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Family spends summer helping Colombian child find a forever home

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The 12-year-old girl from Colombia has large brown eyes, a ready smile and laugh, a talent for art, and a love of her Catholic faith. What she doesn't have is a forever family.

Maria Camila, who goes by "Cami," was abandoned by her parents and has been bounced around in the Colombian foster care system for years. "Her life has been hard - heartbreakingly hard," said Mary Beth Long, a parishioner of Blessed Sacrament Church in Alexandria.

Long, her husband and their two children opened their home to Cami for four weeks through Summer Miracles, a collaborative effort of Kidsave and Catholic Charities of Baltimore. Kidsave is an international nonprofit that matches older children living in orphanages and foster care homes with parents in the United States. The Longs worked with a Catholic Charities social worker to prepare for the visit, and the organization assessed the family's home, processed paper work and provided training.

Summer Miracles, one of several Kidsave programs, arranges for Colombian children to spend four to five weeks on vacation with a U.S. family and experience an array of educational and cultural activities. The host family eventually may adopt the child or - through the family's social and church networks and weekly Kidsave-hosted events - introduce them to others wishing to adopt.

Long said the goal is for children like Cami to have "as many opportunities as possible to find a mom and dad."

"I could see us being her perspective family, but I want to find the best scenario for her," she said.

Even if a child is not adopted, the time in the United States is still beneficial, according to Bonnie Williams, Kidsave development manager. "It's a chance for them to see something different and to travel," she said.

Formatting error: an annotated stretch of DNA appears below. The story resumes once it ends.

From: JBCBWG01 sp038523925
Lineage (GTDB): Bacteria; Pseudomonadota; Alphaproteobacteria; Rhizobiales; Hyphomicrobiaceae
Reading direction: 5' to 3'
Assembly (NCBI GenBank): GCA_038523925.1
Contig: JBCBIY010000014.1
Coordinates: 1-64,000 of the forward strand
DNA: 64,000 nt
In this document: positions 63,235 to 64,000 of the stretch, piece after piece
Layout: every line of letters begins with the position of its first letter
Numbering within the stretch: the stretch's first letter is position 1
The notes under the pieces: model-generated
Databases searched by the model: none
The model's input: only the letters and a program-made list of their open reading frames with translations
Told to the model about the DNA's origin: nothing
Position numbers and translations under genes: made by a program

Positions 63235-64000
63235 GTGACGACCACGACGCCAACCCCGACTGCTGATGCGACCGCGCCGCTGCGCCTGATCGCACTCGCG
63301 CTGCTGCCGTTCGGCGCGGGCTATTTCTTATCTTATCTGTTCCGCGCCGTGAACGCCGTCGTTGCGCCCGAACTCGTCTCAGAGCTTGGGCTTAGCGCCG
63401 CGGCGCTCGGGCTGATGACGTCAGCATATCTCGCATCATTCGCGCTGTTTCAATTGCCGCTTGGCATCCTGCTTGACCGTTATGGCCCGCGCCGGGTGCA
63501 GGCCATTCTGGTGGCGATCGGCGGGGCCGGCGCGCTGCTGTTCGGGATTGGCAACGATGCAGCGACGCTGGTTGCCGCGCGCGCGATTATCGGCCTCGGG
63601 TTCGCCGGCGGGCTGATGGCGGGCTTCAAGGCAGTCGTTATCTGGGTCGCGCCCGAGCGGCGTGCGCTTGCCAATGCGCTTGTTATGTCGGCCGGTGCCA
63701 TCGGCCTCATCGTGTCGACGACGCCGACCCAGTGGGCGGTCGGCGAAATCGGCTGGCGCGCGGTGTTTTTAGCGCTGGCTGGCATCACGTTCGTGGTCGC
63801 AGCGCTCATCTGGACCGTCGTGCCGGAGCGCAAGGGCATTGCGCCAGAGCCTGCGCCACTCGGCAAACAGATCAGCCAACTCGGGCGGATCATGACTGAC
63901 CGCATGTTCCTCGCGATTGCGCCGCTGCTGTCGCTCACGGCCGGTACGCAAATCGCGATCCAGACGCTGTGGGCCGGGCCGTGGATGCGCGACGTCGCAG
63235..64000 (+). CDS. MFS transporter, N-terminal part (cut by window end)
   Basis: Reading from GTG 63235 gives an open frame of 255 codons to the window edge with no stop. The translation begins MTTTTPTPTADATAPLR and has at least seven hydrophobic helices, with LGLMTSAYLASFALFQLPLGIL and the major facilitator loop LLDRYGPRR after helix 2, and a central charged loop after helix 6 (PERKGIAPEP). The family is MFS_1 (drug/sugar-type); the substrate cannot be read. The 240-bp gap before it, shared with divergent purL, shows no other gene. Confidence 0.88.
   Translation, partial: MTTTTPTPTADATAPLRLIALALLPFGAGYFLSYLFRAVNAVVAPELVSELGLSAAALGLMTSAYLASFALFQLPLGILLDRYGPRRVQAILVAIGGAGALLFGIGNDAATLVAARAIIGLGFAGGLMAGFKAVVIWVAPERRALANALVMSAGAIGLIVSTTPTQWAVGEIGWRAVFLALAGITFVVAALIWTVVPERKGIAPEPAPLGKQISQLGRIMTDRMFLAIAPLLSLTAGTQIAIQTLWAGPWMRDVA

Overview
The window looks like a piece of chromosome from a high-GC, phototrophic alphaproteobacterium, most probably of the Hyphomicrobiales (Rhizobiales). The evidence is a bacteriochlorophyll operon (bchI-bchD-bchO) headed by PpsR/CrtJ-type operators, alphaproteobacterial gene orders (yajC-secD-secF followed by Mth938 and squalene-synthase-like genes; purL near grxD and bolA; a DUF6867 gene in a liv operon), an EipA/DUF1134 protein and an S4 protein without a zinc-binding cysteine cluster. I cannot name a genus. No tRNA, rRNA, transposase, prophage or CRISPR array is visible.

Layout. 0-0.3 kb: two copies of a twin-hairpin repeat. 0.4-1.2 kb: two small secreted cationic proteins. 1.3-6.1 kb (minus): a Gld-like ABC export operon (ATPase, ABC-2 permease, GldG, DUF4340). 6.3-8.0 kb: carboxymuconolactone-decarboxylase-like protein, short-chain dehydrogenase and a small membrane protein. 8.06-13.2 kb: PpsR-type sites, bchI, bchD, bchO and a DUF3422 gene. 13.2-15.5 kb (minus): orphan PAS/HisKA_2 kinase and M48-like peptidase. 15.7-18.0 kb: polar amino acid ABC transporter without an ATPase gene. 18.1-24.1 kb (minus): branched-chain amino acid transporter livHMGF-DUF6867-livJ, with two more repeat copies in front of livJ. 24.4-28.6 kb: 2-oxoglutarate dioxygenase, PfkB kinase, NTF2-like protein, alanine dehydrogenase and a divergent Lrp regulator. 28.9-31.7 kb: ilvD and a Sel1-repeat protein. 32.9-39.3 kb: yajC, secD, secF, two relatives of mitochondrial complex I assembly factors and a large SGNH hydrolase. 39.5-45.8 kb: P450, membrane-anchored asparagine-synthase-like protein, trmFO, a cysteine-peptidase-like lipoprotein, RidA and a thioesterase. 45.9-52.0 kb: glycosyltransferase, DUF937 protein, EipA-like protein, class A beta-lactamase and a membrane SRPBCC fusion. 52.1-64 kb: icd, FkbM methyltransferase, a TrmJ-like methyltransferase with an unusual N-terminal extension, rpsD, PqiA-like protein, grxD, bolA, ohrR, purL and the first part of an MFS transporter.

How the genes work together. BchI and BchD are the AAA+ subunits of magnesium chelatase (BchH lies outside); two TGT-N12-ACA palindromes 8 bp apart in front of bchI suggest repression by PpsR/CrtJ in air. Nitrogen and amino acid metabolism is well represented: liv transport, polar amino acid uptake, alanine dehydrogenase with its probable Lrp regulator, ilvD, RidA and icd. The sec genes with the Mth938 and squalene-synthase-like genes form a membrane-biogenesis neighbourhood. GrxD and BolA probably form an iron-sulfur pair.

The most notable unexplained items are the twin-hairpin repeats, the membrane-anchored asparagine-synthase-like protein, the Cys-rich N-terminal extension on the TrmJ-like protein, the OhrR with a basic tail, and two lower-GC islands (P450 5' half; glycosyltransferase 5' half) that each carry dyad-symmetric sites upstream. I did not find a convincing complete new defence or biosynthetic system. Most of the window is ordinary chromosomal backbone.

Kidsave provides medical, mental health and dental care for the children and continues to advocate on their behalf if they do not find a permanent family.

Most children do, however. Since 1999, more than 1,700 children have participated in the summer program and more than 80 percent have found families as a result.

Long learned of Kidsave at a neighborhood gathering last winter and was immediately interested. "Whether or not we could adopt, I thought maybe we could help a child," Long said.

When she went to her husband, Bill, "he quickly realized that our hearts were big enough and open enough to offer hope to a child with none," Long wrote on a blog dedicated to the hosting experience.

The final decision to host was based on faith. "I felt like it was our calling as Catholics, as something we could do to give back," said Long. "We'd been given so much in our lives, and we wanted to extend that in some way to another."

Cami arrived with a Kidsave chaperone in late July, one of seven Colombian children hosted through Kidsave this summer by families in the Washington metro region.

Greeting Cami at the airport, the family was struck by how polite and gracious she was. "Despite such a hard life, she's this beautiful, sweet girl," said Long.

The language barrier created initial challenges, but Cami's English and the family's Spanish has improved with time - and often-funny mistakes.

An effort to translate "sleeping eye mask" through Google Translate turned into a phrase about a blind elephant.

"Everyone was laughing so hard," recalled Long, adding that certain things transcend language. "Laughter, love, hugs - they don't need a translation," she said.

Over the course of the summer, Cami has been exposed to many activities American children, especially in wealthy Northern Virginia, take for granted: visiting museums, shopping in malls, sleeping in hotels and swimming in the ocean.

The family also gave her a belated birthday party, complete with cake, balloons and festive hats.

The past few weeks have been an "unforgettable" experience, said Long, and she's continually inspired by the 12-year-old. "She's funny and very kind and nurturing. If one of the kids falls, she's right by their side asking, 'Are you OK?'"

Long said there will be many prayers after Cami leaves Aug. 1, as the family decides if it is meant to adopt her.

Back in Colombia, Cami will have time to share her thoughts on the summer trip and to "debrief after everything," said Long, who hopes more local families will host children and help connect them with potential parents.

A few weeks after Cami returns to Colombia, the Longs or another family in the States may begin the adoption process.

Long said she worries about Cami, but she's trusting that "God knows what's supposed to be."

Her prayer, she said, is for Cami to find "the best home for her - for good."

Find out more

To learn more about Kidsave and hosting or adopting a child through the organization, go here.

© Arlington Catholic Herald 2016